Management and Setting of Objectives

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What is Management by Objectives?

Management by objectives is a management system aimed at systematically integrating key managerial activities while aiming toward the effective and efficient achievement of organizational and individual objectives. The idea of management by objectives was coined in 1954 by Peter F. Drucker, who stressed on the fact that performance must be object oriented and this affects the health of an organization. McGregor, on the other hand, suggested that subordinates should be responsible for short-term objectives after approval from a superior, and the same subordinates should also evaluate performance against present objectives. Thus, self-appraisal and self-development create an environment for motivation.

Process of Management by Objectives:

Preliminary objectives placed at the top:

Objectives for a company are setup after initial planning and approval from the top managers. Planning involved is based upon research done in terms of the long-term goals of the company. After objectives have been planned out, the rest of the work is carried out by the subordinates taking into account the company's ability to carry out the work.

Clarifying Organizational Roles:

Clarifying is basically the relationship between the predicted outcome of a decision and the responsibility for attaining them. Reorganization may be required after analyzing a company's management structure.

Setting a Subordinate's Objectives:

The objectives of subordinates can be outlined by a superior after the long-term objectives have been planned out by senior management. The senior may assign work to a subordinate based upon the subordinate's personal ability, taking into account a possible timeframe for completion of the task, and after carefully allocating the resources for use. By thinking ahead and allotting the various resources accordingly, a manager saves time and money in the long run. This can be done by establishing a two-way relationship with the subordinate, and taking his/her opinion.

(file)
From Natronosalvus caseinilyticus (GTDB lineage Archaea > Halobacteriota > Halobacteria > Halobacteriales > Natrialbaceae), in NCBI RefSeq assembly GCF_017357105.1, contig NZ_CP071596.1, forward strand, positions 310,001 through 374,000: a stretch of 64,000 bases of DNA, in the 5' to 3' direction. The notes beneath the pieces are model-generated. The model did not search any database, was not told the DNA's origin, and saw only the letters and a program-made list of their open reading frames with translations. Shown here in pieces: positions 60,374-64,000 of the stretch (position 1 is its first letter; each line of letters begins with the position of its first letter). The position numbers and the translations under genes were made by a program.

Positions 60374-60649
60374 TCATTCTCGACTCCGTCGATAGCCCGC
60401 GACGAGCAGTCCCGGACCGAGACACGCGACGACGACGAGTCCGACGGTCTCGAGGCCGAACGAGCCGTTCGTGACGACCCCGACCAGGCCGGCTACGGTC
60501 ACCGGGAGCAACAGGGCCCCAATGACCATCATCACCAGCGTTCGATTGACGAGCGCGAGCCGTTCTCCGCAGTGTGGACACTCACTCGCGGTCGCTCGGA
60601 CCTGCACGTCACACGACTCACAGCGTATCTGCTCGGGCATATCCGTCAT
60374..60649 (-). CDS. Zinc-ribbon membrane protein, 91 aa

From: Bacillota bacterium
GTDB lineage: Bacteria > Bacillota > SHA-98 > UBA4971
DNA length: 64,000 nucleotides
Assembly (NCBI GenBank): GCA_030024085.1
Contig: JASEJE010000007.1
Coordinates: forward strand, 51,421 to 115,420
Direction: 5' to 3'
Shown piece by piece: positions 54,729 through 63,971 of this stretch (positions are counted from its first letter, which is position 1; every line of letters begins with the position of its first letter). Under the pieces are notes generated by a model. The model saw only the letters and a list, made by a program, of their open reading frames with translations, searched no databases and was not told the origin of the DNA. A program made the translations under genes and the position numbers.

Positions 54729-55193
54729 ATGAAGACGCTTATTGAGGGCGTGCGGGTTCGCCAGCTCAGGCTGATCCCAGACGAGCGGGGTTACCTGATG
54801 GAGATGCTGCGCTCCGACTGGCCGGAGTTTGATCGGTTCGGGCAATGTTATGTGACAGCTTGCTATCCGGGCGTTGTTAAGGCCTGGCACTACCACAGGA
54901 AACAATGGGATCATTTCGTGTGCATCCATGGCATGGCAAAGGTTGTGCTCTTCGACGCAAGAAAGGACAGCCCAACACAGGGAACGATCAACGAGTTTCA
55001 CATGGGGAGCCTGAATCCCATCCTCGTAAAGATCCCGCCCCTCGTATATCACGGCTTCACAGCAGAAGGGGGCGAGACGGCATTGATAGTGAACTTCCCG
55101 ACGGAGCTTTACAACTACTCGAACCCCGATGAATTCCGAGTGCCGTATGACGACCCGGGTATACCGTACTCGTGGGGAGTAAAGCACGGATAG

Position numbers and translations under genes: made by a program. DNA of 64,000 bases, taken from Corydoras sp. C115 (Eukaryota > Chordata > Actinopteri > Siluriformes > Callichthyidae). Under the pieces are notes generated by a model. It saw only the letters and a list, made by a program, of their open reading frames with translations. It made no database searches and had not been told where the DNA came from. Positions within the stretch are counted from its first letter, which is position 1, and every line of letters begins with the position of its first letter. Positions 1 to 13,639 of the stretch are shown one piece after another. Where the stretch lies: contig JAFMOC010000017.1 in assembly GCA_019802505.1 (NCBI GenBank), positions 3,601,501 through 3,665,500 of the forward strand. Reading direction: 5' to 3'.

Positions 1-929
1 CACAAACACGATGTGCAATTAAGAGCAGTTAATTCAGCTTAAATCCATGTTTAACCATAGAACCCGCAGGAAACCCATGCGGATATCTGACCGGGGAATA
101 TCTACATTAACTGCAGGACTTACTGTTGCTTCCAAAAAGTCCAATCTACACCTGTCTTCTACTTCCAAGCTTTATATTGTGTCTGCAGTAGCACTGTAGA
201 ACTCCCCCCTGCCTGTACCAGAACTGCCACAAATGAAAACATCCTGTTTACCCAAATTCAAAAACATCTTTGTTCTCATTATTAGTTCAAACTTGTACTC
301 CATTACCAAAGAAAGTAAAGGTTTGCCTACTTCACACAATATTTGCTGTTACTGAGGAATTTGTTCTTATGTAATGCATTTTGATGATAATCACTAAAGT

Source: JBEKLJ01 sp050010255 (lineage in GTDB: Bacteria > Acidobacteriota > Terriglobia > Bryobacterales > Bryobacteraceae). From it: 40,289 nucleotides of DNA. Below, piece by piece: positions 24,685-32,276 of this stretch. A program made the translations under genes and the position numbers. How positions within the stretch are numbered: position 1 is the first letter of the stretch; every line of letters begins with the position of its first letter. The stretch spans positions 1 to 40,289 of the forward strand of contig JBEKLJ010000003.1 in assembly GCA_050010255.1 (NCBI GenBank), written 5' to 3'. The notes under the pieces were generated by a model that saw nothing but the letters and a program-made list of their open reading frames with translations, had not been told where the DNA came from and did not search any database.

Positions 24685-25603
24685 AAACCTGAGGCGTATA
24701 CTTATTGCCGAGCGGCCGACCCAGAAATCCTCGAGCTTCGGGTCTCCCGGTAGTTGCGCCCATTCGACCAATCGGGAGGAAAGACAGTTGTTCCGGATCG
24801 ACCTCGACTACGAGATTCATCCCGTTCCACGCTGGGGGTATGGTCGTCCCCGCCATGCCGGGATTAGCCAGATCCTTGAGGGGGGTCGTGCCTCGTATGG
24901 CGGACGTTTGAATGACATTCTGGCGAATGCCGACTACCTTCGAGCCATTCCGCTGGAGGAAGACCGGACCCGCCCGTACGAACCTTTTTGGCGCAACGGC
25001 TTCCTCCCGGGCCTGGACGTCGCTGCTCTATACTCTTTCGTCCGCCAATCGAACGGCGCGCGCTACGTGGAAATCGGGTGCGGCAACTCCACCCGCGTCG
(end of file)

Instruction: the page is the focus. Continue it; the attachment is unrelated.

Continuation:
Recycling Objectives:

Objectives should neither be handed out by superiors to their subordinates, nor should they be created by subordinates on behalf of their superiors. Instead, setting up objectives should be a dynamic process, where senior management begins the work, discusses their work with subordinates, and after some give-and-take, the final set of objectives is planned out. This process is also known as recycling.

Guidelines for Setting up Objectives:

1. Objectives should be verifiable, i.e., the end product should be proof that the objectives have been successful.

2. Objectives should be reasonably challenging.

3. Objectives should completely focus on the job.

4. The list of objectives should be of reasonable length, so that it is doable and practical.

5. Certain objectives should be prioritized.

6. Objectives should also focus on improvement and personal development.

7. Objectives should be coordinated with those of other managers from different business subunits, while focusing on the main objective of the company.

8. Objectives should be finalized in writing and made familiar to all those involved.

9. Short-term objectives should be consistent with the long-term objectives within the company.

10. The principles used to plan out objectives should be clearly ideitified.

11. Objectives should provide feedback which proves that the objectives have worked successfully.

12. Objectives should be planned out such that the exact amount of resources and authority need is known beforehand.

13. The opinions of individuals chosen to carry out the objectives should also be considered.

14. Subordinates should have control over their assigned responsibility.

Additional Readings:

1. Functions of a Business Manager
2. Henry Fayol and Modern Management Theory
3. Modern Management Thoughts and McKinsey's 7-S framework
4. Industrial Planning
5. Management and Setting of Objectives
6. Principals of Organization
7. Matrix Organizations
8. Functions of the Human Resources and Accounting within an Organization
9. Differentiation between Motivation and Satisfaction
10. Barriers to Good Communication
11. Requirements of Effective Controls
12. Formal and Informal Organizations
13. Bonded Rationality

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